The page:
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No end in sight: Aurukun struggling with violence

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Aurukun is no stranger to unrest but locals fear that issues in the community are at breaking point after a year of violence and sorry business.

“This is the worst it has ever been. Everyone just looks tired and on edge,” said a local health worker, who asked not to be named.

“There just doesn’t appear to be an end to it. As soon as things settle down there’s another incident and it fires up again.”

Attendance at the school has dwindled as a result of violence in the street and sleepless nights, while the council struggles to find staff for essential roles, meaning services such as the post office and community bank have been closed intermittently.

The council is also without a CEO, having recently accepted Ilario Sabatino’s resignation. He lasted just seven months, although it was longer than the previous CEO John Thomas, who spent 10 days in the role before resigning.

Queensland Police Service have thrown millions of dollars of resources into the community, with up to 50 officers in Aurukun for periods of time, but have been unable to get a grasp on the crime.

Residents are walking the streets with metal fence pickets and crossbows. Many locals are reluctant to leave their homes.

Queensland Health workers are operating under Code Black, meaning the clinic is open only for emergencies. Code Black signifies a threat to personal safety.

The clinic won’t send out the ambulance unless workers are escorted by police.

Apunipima is supposed to be the primary health provider in Aurukun, although locals often complain about the service, preferring the Queensland Health-backed clinic.

It’s been a tough month for the Torres and Cape Hospital and Health Service staff in the Western Cape community.

On November 6, two teenage boys allegedly tried to carjack an ambulance with two health workers inside. Two days later, nurses in a car were threatened with a hammer and had their vehicle stolen.

TCHHS executive general manager Ian Power said it was a distressing time for the staff.

“Staff at the Aurukun Primary Healthcare Centre are safe but distressed following an incident involving three members of staff on Tuesday afternoon,” he said.

“The incident involved the taking of a health service vehicle and follows a previous similar incident on Sunday.

“As the matters are now in the hands of police, we are unable to comment further.

“Counselling and support are being provided through our health service processes.”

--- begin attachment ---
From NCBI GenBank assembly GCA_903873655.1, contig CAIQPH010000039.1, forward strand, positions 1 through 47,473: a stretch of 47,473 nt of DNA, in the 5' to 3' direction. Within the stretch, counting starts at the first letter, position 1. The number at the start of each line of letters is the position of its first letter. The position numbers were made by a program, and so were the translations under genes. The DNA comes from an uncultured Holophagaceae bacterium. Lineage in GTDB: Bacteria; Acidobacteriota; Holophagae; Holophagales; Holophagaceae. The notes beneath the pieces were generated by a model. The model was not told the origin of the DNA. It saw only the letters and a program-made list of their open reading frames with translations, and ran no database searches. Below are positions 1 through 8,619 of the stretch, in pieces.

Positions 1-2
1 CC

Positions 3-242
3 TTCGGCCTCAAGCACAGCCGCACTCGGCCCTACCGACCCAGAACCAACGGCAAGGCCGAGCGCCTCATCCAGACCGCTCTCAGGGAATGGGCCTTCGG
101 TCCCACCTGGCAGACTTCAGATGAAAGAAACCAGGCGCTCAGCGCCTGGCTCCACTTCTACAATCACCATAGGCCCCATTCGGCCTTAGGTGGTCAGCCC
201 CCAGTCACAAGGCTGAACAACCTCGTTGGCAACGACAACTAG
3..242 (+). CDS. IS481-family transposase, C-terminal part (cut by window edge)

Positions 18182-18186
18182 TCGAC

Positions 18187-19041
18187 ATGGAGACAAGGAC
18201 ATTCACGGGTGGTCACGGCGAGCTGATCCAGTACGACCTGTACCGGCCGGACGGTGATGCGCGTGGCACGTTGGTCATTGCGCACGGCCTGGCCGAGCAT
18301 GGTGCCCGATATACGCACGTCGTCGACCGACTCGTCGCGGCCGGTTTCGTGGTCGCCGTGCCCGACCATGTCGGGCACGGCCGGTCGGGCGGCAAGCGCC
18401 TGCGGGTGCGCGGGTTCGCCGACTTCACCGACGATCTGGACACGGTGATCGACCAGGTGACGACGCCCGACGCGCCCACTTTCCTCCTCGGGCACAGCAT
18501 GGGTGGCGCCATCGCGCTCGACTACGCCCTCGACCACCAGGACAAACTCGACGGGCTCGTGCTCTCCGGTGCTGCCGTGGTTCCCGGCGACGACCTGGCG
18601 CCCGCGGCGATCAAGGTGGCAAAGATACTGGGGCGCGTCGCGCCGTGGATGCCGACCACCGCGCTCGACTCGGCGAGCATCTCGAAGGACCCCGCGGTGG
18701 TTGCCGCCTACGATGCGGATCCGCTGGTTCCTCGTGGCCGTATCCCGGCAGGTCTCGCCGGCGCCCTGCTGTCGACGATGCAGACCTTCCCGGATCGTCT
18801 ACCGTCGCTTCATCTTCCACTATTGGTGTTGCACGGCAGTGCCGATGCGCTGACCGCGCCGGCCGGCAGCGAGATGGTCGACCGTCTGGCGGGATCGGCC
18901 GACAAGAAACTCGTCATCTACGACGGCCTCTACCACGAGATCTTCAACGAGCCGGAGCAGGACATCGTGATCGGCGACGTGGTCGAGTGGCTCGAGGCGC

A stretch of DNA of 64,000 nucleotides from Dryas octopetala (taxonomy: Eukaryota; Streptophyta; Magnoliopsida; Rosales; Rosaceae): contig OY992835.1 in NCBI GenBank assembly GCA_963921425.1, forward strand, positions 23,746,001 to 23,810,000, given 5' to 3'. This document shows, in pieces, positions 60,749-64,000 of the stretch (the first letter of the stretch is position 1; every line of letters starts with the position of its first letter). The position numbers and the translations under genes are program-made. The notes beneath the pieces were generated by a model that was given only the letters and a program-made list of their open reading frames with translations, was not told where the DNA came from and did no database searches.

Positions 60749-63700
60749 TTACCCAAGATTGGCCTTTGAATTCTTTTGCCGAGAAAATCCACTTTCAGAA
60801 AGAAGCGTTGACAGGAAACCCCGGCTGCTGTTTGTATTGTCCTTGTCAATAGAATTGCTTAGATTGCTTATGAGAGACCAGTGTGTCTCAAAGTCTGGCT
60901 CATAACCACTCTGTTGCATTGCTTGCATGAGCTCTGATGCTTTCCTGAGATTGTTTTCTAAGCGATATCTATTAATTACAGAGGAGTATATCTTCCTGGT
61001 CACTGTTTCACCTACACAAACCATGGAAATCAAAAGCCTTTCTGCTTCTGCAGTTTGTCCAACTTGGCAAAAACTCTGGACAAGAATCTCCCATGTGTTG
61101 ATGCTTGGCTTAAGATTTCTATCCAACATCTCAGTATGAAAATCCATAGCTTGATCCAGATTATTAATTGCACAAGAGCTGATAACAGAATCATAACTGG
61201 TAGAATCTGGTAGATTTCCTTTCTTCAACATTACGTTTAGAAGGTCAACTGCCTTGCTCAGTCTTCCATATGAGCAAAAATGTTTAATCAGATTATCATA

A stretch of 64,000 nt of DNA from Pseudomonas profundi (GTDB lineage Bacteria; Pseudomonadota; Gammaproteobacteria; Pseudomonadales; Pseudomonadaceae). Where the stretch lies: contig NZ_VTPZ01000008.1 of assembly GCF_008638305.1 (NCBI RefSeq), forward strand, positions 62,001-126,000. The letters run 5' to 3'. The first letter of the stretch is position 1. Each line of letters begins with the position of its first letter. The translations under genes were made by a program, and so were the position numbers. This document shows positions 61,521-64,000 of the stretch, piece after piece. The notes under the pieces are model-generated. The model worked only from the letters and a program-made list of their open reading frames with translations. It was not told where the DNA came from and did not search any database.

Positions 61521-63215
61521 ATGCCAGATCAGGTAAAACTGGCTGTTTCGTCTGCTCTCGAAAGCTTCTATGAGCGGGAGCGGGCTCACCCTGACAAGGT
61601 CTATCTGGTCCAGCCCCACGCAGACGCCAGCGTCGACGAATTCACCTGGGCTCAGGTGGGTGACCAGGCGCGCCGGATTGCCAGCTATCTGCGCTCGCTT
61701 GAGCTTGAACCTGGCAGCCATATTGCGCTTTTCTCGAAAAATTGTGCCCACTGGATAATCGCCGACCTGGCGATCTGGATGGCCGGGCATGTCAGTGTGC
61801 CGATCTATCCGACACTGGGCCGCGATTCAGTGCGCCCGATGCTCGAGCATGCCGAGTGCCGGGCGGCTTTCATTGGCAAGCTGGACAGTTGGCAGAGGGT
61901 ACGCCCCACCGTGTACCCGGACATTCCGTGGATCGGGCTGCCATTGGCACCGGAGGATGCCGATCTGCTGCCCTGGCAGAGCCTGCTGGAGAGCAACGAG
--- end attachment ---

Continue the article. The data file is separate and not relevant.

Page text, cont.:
Mr Power said staff were safe and services were continuing to be delivered within the clinic.

“Due to the unrest, routine community visits or outreach home visits from the primary healthcare centre are suspended until further notice but we are continuing to provide first response to emergency 000 calls with a police escort,” he said.

“Currently, we have 20 staff in Aurukun, including eight nursing staff, two health workers and administrative and operational staff.

“We are monitoring fatigue levels for our staff and have plans in place to relieve or remove staff if the situation so requires.

“We have extensive safety and security measures in place at all our facilities to protect staff.

“At Aurukun, this includes a security officer on duty each night between the hours of 5pm and 8am.

“However, due to the recent unrest, we have provided the Aurukun Primary Healthcare Centre with two extra security officers who are both on duty during the day, in addition to the night security officer, to provide added safety and assurance for staff.”

The escalating violence in Aurukun has resulted in Rio Tinto Weipa changing its policy around visits to the community. The bauxite miner has barely visited Aurukun this year.

Cape York Weekly attempted to speak with Aurukun mayor Keri Tamwoy and several councillors.

Several town meetings have been held in Aurukun to address the issues, although they are mostly attended by government service providers, rather than locals.

Police in the Cape have also expressed concern that violence in Aurukun is now escalating to other communities.

Several Aurukun residents have relocated to Napranum and violence has emerged in the town near Weipa.

“Aurukun has all of the police resources in the Cape and often draws them from places like Weipa when things escalate,” one officer said.

“Weipa isn’t a 24-hour station but it almost needs to be at the moment. We’re getting a lot of calls in the night for incidents in Napranum.”

Cape York has also been without a permanent police Inspector for 18 months. QPS has started the process to fill the role permanently.

Cape York Weeekly 15 November 2022

This article appeared in Cape York Weekly, 15 November 2022.

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